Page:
It also reiterates to him that no two negotiations are ever the same — even if the parties on both sides are the same.

It’s helped Buffet quite substantially throughout his career, too. For a person to be as wealthy and successful as he is and not have any big enemies is quite impressive in its own right.

His net worth of close to $100 billion is also impressive.

People can learn from Buffet that one of the secrets of negotiation is simply to study up, prepare and be knowledgeable. That’ll help carry you through challenging times when others are relying on their instinct, which often proves to be wrong.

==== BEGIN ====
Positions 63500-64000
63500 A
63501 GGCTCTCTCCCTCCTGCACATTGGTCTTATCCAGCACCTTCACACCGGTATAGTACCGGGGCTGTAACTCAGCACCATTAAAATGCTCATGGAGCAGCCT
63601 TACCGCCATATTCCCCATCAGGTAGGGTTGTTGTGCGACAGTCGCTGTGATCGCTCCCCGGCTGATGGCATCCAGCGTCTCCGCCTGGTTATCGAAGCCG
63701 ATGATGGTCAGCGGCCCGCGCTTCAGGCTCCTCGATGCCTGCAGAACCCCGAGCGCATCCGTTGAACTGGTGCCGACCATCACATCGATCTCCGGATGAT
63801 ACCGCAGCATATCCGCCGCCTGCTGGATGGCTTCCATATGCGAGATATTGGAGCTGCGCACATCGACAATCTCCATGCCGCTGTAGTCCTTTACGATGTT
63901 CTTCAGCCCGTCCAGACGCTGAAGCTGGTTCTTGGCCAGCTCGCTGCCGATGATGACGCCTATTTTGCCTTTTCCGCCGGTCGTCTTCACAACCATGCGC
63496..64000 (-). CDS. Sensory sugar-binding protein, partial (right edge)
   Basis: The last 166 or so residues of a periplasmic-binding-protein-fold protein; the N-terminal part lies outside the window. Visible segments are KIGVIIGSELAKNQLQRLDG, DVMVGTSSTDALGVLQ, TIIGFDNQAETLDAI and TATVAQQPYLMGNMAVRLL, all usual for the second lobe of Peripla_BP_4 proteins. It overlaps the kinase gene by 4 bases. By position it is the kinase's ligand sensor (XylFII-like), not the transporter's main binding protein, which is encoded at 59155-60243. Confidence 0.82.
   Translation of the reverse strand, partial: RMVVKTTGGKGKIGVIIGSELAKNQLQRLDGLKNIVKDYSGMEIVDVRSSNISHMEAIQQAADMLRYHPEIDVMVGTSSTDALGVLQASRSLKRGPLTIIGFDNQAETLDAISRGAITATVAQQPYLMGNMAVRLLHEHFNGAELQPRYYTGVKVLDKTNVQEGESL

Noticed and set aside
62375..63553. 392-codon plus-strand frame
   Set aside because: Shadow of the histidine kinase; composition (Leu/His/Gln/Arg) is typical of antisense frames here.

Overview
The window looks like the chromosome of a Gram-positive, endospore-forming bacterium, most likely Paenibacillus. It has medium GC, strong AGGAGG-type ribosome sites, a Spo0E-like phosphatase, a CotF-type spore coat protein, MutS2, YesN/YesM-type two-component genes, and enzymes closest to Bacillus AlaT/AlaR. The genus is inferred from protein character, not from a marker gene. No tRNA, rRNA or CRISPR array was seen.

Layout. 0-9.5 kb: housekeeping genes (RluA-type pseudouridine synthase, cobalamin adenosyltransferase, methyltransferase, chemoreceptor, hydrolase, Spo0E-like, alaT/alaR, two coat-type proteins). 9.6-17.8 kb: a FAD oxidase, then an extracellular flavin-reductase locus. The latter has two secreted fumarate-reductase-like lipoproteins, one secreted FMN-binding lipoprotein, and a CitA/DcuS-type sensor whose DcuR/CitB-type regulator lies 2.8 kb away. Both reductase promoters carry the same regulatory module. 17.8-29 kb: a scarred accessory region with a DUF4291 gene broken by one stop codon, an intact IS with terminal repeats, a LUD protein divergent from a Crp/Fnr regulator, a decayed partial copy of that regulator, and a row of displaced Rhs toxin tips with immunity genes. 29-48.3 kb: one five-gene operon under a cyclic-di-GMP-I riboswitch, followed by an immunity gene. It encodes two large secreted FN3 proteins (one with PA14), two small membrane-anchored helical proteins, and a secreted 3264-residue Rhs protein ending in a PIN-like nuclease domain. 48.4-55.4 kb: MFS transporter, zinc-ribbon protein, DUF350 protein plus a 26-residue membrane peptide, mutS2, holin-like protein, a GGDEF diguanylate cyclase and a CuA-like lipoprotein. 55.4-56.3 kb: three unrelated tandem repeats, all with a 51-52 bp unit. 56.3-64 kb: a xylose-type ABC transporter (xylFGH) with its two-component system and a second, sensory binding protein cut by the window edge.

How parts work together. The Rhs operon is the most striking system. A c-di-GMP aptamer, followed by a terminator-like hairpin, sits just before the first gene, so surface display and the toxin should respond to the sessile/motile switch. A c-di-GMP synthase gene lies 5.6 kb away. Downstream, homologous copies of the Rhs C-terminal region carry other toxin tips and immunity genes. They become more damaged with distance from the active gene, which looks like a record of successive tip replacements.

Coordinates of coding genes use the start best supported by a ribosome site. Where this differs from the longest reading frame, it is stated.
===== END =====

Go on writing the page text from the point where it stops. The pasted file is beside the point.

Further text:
Trends on the Rise

One of the biggest trends in negotiation is personalizing the approach. In fact, 80% of people say they are more likely to do business with a company that personalizes the approach to them. This works in negotiation, too, as Buffet has taught us.

3. Make Some Concessions, But Not on Everything

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Nelson Mandela is often labeled as the 20th century’s greatest negotiator. Over decades of fighting against apartheid in South Africa, Mandela went from prison inmate to president of the free country.

Mandela employed a lot of great skills in negotiations, including tenacity, strategic thinking, pragmatism and patience. He both negotiated with the Devil and forcibly resisted — where it was needed.